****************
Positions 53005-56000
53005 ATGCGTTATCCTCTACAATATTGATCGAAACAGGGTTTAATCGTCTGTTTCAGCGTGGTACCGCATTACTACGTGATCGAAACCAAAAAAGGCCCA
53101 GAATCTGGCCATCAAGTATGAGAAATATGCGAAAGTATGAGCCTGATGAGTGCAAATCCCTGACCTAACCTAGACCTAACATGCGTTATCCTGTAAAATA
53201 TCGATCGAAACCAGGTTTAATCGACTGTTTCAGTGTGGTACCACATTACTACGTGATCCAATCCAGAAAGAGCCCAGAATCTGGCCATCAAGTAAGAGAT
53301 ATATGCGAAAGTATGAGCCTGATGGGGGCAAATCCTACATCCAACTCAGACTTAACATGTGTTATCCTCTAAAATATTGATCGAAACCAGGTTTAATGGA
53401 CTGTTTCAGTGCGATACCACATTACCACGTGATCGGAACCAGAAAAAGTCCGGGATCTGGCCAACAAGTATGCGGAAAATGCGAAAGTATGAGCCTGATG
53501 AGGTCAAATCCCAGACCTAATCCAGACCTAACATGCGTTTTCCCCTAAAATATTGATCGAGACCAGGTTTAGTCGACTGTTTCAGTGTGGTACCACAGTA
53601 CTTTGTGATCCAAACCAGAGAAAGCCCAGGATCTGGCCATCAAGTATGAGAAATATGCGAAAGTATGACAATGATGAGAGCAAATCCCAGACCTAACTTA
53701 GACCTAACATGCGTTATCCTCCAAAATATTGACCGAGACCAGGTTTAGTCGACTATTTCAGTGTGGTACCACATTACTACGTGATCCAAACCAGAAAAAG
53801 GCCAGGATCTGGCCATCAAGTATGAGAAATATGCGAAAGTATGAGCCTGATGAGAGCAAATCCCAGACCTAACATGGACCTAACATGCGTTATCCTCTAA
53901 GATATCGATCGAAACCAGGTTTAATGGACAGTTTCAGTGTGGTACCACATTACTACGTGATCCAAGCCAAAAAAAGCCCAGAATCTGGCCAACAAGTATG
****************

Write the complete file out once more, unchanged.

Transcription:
Positions 53005-56000
53005 ATGCGTTATCCTCTACAATATTGATCGAAACAGGGTTTAATCGTCTGTTTCAGCGTGGTACCGCATTACTACGTGATCGAAACCAAAAAAGGCCCA
53101 GAATCTGGCCATCAAGTATGAGAAATATGCGAAAGTATGAGCCTGATGAGTGCAAATCCCTGACCTAACCTAGACCTAACATGCGTTATCCTGTAAAATA
53201 TCGATCGAAACCAGGTTTAATCGACTGTTTCAGTGTGGTACCACATTACTACGTGATCCAATCCAGAAAGAGCCCAGAATCTGGCCATCAAGTAAGAGAT
53301 ATATGCGAAAGTATGAGCCTGATGGGGGCAAATCCTACATCCAACTCAGACTTAACATGTGTTATCCTCTAAAATATTGATCGAAACCAGGTTTAATGGA
53401 CTGTTTCAGTGCGATACCACATTACCACGTGATCGGAACCAGAAAAAGTCCGGGATCTGGCCAACAAGTATGCGGAAAATGCGAAAGTATGAGCCTGATG
53501 AGGTCAAATCCCAGACCTAATCCAGACCTAACATGCGTTTTCCCCTAAAATATTGATCGAGACCAGGTTTAGTCGACTGTTTCAGTGTGGTACCACAGTA
53601 CTTTGTGATCCAAACCAGAGAAAGCCCAGGATCTGGCCATCAAGTATGAGAAATATGCGAAAGTATGACAATGATGAGAGCAAATCCCAGACCTAACTTA
53701 GACCTAACATGCGTTATCCTCCAAAATATTGACCGAGACCAGGTTTAGTCGACTATTTCAGTGTGGTACCACATTACTACGTGATCCAAACCAGAAAAAG
53801 GCCAGGATCTGGCCATCAAGTATGAGAAATATGCGAAAGTATGAGCCTGATGAGAGCAAATCCCAGACCTAACATGGACCTAACATGCGTTATCCTCTAA
53901 GATATCGATCGAAACCAGGTTTAATGGACAGTTTCAGTGTGGTACCACATTACTACGTGATCCAAGCCAAAAAAAGCCCAGAATCTGGCCAACAAGTATG